So what is one to do here? We must get you to the confrontation stage or at the very least bring your focus to neutrality.

When a panic attack begins, one must remember the walking through thoughts analogy. Retrace your steps backwards in time, and try to identify any thought that made you uneasy, such as a missed loved one, a distant friend, a sore relationship, or anything else that may have brought some emotional weight. It should be within the past 5 minutes, but I’ve noticed some of mine have extended to 15 minutes prior to feeling fear! After having retraced the steps, it should eventually pop in your head what you were trying to avoid. At this point the panic fear will turn into (healing) discomfort. This is where one needs to examine the situation and come to peace. Depending on the subject it may take some time, but the identification of the negative feeling is most important – this stops the mind from creating new fears, and locks it onto something manageable – something meaningful. You aren’t about to die, I promise!

Other points to deal with lingering negative feelings are doing exercise like pushups, situps, or something intensive. This will cause the mind to become focused elsewhere. While lifting the mind away from the negativity, wait until you feel neutral or otherwise fine, and start to drift into happiness, remember scenes where you felt at peace, at one with life, and some of your happiest moments with friends and family. If one is trained in meditation, by all means, use this as well – the ability to stop the mind in its tracks is a wonderful tool, it may also help in analyzing and converting a panic into a (healing) confrontation.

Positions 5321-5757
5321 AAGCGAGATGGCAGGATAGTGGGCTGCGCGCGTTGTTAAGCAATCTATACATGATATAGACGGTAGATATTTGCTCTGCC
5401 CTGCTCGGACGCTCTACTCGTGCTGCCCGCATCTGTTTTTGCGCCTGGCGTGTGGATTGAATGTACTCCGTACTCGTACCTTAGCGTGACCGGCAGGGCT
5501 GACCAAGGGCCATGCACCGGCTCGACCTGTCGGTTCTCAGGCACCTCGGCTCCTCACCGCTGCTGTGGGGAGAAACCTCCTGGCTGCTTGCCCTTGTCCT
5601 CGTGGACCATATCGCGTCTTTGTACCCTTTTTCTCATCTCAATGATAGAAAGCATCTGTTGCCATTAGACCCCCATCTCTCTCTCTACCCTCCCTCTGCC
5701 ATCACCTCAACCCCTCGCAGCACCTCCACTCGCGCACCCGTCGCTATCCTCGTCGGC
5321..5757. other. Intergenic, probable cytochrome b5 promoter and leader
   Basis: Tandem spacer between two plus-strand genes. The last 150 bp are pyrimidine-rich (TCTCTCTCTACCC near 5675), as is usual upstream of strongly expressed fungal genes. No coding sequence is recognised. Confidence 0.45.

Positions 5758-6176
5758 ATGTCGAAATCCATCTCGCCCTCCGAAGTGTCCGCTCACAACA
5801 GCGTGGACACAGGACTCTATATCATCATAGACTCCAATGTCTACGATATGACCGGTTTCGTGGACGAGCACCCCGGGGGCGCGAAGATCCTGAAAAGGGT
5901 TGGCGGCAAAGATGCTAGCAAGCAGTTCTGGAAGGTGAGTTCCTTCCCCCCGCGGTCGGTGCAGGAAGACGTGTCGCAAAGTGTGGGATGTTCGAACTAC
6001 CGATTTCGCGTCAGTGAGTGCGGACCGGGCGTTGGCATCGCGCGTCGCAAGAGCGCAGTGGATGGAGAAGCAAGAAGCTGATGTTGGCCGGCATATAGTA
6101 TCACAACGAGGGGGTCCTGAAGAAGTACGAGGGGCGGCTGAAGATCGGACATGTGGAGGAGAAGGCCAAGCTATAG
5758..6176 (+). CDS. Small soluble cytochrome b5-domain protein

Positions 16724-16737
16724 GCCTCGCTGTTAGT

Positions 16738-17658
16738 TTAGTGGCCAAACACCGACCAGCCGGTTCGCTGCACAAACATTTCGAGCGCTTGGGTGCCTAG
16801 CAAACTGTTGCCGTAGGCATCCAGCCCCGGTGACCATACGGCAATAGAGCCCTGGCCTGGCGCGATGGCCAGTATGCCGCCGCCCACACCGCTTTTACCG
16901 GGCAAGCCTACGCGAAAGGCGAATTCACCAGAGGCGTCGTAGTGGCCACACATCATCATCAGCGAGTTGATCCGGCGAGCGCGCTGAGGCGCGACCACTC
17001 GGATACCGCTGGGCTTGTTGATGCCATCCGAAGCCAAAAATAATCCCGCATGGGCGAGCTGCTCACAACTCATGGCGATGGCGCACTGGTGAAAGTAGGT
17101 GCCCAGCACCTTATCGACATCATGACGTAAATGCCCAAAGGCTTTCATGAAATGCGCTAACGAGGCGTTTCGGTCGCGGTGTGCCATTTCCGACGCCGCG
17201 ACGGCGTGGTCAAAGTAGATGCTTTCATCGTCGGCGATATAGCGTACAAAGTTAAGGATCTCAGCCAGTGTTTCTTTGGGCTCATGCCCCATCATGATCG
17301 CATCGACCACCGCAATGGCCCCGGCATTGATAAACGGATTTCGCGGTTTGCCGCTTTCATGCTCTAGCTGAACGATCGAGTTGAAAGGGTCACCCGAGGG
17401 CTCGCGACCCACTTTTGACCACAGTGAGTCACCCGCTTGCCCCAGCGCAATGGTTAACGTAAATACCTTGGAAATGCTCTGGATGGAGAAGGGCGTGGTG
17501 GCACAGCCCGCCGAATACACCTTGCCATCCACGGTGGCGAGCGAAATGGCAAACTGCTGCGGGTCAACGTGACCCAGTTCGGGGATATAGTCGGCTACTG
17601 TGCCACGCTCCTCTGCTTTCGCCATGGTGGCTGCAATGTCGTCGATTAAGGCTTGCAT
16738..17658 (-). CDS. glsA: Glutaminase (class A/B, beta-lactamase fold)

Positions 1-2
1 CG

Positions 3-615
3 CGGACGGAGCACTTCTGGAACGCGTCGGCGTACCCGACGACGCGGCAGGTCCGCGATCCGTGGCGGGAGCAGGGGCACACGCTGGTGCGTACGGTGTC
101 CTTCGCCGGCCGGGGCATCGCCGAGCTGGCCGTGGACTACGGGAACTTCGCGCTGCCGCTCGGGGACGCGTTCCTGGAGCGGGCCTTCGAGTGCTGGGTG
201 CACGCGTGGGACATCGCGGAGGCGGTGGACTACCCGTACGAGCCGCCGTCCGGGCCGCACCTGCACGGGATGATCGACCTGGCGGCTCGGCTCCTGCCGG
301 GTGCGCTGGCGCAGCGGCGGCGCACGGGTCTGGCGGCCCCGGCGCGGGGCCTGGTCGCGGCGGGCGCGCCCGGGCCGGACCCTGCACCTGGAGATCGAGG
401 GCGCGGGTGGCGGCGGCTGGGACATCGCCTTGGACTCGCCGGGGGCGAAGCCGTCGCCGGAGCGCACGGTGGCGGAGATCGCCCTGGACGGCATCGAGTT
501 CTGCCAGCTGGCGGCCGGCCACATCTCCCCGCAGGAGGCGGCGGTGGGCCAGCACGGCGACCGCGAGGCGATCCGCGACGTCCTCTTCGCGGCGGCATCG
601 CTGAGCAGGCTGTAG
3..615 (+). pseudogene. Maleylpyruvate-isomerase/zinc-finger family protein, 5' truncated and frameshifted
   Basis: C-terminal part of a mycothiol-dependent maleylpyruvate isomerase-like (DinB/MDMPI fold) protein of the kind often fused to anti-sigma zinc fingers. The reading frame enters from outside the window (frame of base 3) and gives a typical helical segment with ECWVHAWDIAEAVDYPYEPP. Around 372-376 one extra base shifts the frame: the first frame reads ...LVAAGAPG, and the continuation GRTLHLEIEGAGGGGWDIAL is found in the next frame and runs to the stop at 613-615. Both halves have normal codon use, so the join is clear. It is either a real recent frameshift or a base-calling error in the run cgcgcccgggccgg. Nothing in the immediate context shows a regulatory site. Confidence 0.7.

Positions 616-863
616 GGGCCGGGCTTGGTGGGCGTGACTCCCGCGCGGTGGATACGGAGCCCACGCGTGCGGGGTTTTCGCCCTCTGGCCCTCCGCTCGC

If one has a history of panic attacks or anxiety, please remember these above words. They can also be applicable to negative feelings during trips on psychedelics. If a panic attack happens on a psychedelic it can be much more amplified, so please keep this in the mental tool box if you are considering entheogen use.
I will get into a more in depth and meaningful post on the Confrontation stage in a bit, which applies more towards depression and how we rationalize who we are. One of the most over-looked parts of being a human in today's world is why so many people are depressed.


  1. Also, to stop a panic attack, distraction with concentrating on your breathing - doing a 2-3 count in and out.

  2. Ahh yes, very good! Focusing on breathing is one of the most basic forms of meditation. Focus on the air hitting your nose, going into your lungs, and then out through your mouth. You can visualize the air cooling down your body, and calming you which helps too!